Busting Out Into A Hollywood Leading Man
By Marcie Somers
It’s 10 a.m. in Los Angeles and Jeremy Piven’s day has long since begun. He’s had several meetings and reviewed his lines before he heads to a rehearsal for his hit TV show, Entourage. After that, he’s off to the American Music Awards. In the midst of it all, he still has not eaten. With his phone constantly ringing, the tea that he made earlier sits cold on his kitchen counter – Jeremy Piven is a pretty busy guy. And it’s no wonder that he is.
After appearing in film and television for over two decades playing supporting characters, he has finally become a leading man. In the HBO hit Entourage, he plays talent agent Ari Gold. This break-out performance earned Piven a 2005 Emmy Award nomination for Outstanding Supporting Actor in a Comedy Series. He was also recently named one of People Magazine’s Sexiest Men of the Year. And for the first time in his career, Piven is playing the main character in two upcoming films, Lucky 13 and Smokin’ Aces.
“For the first time in my life, I’m number one on the call sheet – I’m the 40-year old virgin,” he quips.
Piven, who is indeed forty, takes his newfound fame in stride. “I’ve been at this for a while now. I think if I were younger, I would be distracted by all of it or think that success defines me in terms of being seen in a certain light,” says Piven. “What it boils down to, is that essentially, I’m a stage actor from Chicago who has been working all my life to do my thing. And while I have more options as an actor than I’ve ever had, none of this is lost on me. It’s such a gift to be where I’m at now.”
Growing up in Evanston, Illinois, Piven, the youngest of two children, was surrounded by the theater. His parents, Joyce and Byrne Piven ran The Piven Theater Workshop – a training ground for some of his peers, including Rosanna Arquette, Joan Cusack and good friend, John Cusack, with whom Piven has worked with in numerous films, including Serendipity, Grosse Pointe Blank and Say Anything.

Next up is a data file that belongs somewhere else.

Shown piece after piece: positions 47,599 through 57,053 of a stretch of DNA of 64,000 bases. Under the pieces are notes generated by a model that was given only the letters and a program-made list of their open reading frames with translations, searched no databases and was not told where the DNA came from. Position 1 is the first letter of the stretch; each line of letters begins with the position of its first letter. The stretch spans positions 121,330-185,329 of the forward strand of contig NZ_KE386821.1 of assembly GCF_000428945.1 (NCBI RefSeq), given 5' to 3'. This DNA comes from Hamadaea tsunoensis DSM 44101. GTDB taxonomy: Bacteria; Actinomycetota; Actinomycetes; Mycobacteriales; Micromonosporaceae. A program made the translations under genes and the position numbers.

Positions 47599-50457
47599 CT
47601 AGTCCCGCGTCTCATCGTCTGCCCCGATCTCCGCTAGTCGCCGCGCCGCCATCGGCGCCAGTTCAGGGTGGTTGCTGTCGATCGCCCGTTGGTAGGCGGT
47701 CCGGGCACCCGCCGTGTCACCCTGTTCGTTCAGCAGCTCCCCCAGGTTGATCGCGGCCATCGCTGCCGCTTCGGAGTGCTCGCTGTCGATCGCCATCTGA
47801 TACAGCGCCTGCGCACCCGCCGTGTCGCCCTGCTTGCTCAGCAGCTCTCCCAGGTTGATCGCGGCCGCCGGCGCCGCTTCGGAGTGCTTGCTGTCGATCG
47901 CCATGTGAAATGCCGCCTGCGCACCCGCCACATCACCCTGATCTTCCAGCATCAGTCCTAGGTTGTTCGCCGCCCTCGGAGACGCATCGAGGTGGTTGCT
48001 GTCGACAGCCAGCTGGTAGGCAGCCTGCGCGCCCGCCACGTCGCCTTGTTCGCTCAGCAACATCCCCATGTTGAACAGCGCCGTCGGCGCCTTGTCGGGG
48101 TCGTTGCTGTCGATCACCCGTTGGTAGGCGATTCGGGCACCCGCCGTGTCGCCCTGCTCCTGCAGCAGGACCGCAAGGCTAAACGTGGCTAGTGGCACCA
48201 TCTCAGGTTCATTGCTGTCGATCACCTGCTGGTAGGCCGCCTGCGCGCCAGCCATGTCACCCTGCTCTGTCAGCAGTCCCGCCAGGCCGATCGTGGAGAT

As a boy, Piven was encouraged to express himself creatively. This meant appearing in his parents’ productions. This did not always appeal to the young Piven who loved football and preferred to be outside tossing a ball than quoting Shakespeare.
His mother Joyce recalls, “He didn’t like to come to the theater, because football was his passion, so it meant lots of negotiation to get him to come to the workshop! But from the moment he walked into the room, he was 100% committed to the task.”
Being in a theatrical family, meant also, on occasion, having to come home to a house with no furniture. “Because we were a small theater, and didn’t have much money, we would sometimes take the furniture from our home and use it as a prop. Jeremy would come home from school and think the house had been robbed,” says his mother with a laugh.
Yet, despite the strong influence of theater at home, Joyce hoped that her son would have broader horizons and that he would become anything but an actor. “We struggled sometimes and we didn’t want that for Jeremy.”
However after seeing their son act in a Shakespeare production in college, his parents realized that being on stage was a natural career path for their son. Piven recalls, “I remember my parents coming to see me play Marc Anthony in Julius Caesar in college. After my performance they came up to me and said ‘you have to act, this is what you need to do for a living.’ It was also in college studying drama, when I realized how fortunate and lucky I was to have had the training and support I had growing up. I had always assumed that every kid had a loving family that was passionate about theater and was encouraged to express oneself creatively. My parents gave me a great gift.”